Graveyard Poem

Sue Wootton Click to

WoottonSue Wootton is the author of three collections of poetry, an illustrated children’s book, and the short story collection, The Happiest Music on Earth (Rosa Mira Books, 2013). Sue has won several awards for her work and held the 2008 Robert Burns Fellowship at Otago University, Dunedin, New Zealand. She works as a researcher and editor and lives in Dunedin. Further information is available on her website, .

Sue Wootton – Graveyard Poem (2012)
In a cemetery in sunlight with names
wept into granite, I lie on a grave

under a defoliating oak, crisp leaves
flittering. Concrete cold creeps

into my spine, aligns me with death. But
the sun’s warm yet. You sit

on the neighbour’s tomb, you wait,
and quietly we listen to the trees’ last-minute discussions.

Then we walk, past all the men in their sunken plots, dear morning
beards, and the yews twisting roots through their bones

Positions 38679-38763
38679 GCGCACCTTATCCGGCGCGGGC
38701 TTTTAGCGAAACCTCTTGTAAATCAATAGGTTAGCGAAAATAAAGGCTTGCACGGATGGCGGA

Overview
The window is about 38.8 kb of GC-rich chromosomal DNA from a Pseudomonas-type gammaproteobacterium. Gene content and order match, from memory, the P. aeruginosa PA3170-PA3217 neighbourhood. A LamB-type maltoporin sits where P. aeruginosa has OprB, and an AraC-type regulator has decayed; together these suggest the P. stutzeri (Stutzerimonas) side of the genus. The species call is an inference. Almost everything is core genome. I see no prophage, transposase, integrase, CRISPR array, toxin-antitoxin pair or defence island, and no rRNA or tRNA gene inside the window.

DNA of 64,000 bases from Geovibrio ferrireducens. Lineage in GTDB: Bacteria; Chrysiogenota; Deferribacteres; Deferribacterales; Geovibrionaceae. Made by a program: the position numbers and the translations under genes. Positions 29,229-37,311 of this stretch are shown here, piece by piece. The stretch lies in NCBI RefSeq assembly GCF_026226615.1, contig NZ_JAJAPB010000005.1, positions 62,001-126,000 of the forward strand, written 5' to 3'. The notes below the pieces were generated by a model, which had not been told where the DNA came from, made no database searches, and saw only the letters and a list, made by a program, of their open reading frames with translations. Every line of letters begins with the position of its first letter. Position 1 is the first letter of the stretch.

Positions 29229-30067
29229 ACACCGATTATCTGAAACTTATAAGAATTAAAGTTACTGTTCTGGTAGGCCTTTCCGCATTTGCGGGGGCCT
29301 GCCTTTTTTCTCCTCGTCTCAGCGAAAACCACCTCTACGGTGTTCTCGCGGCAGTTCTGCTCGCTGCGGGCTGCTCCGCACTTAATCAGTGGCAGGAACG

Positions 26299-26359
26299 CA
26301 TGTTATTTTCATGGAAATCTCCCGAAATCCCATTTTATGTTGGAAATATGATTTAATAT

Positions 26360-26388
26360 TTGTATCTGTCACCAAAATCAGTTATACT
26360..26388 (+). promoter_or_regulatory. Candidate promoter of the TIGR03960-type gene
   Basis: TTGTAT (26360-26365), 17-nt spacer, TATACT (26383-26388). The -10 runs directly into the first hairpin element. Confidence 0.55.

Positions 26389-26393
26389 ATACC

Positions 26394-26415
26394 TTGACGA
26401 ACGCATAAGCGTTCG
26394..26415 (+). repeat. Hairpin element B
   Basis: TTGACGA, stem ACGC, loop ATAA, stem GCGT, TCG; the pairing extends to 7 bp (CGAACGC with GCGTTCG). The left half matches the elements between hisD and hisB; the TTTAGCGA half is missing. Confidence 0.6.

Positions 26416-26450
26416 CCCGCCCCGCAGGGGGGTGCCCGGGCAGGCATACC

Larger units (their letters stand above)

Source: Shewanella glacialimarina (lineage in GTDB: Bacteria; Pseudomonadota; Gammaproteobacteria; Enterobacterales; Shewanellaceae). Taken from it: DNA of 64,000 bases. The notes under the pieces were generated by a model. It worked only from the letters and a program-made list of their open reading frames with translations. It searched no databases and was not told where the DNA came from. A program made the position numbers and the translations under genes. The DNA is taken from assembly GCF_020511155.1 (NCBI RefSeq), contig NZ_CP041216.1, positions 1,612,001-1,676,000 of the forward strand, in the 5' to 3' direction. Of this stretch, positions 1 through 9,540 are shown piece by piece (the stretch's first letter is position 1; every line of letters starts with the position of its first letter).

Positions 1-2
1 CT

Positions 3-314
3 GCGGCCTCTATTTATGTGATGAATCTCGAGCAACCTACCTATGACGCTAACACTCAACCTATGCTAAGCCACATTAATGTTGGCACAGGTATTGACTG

all the graves on a slope so steep the lids
might slip off like toboggans should it snow

all the wives adored or endured, corseted or cosseted,
whose costal cartilages smile whitely, deep in the dirt

all the children with their terrifying ages engraved stark against bewilderment –

it’s right to be so afraid
of love.

We walk. We wend past the mossy graves on soft earth
which takes our footprints in and gives them back, a little bounce

and the green words chant on the tombstones
dearly beloved, deeply cherished,

and the angels dip their wingtips to our occasionally touching palms
and the leaves rustle underfoot: risk it, risk it.


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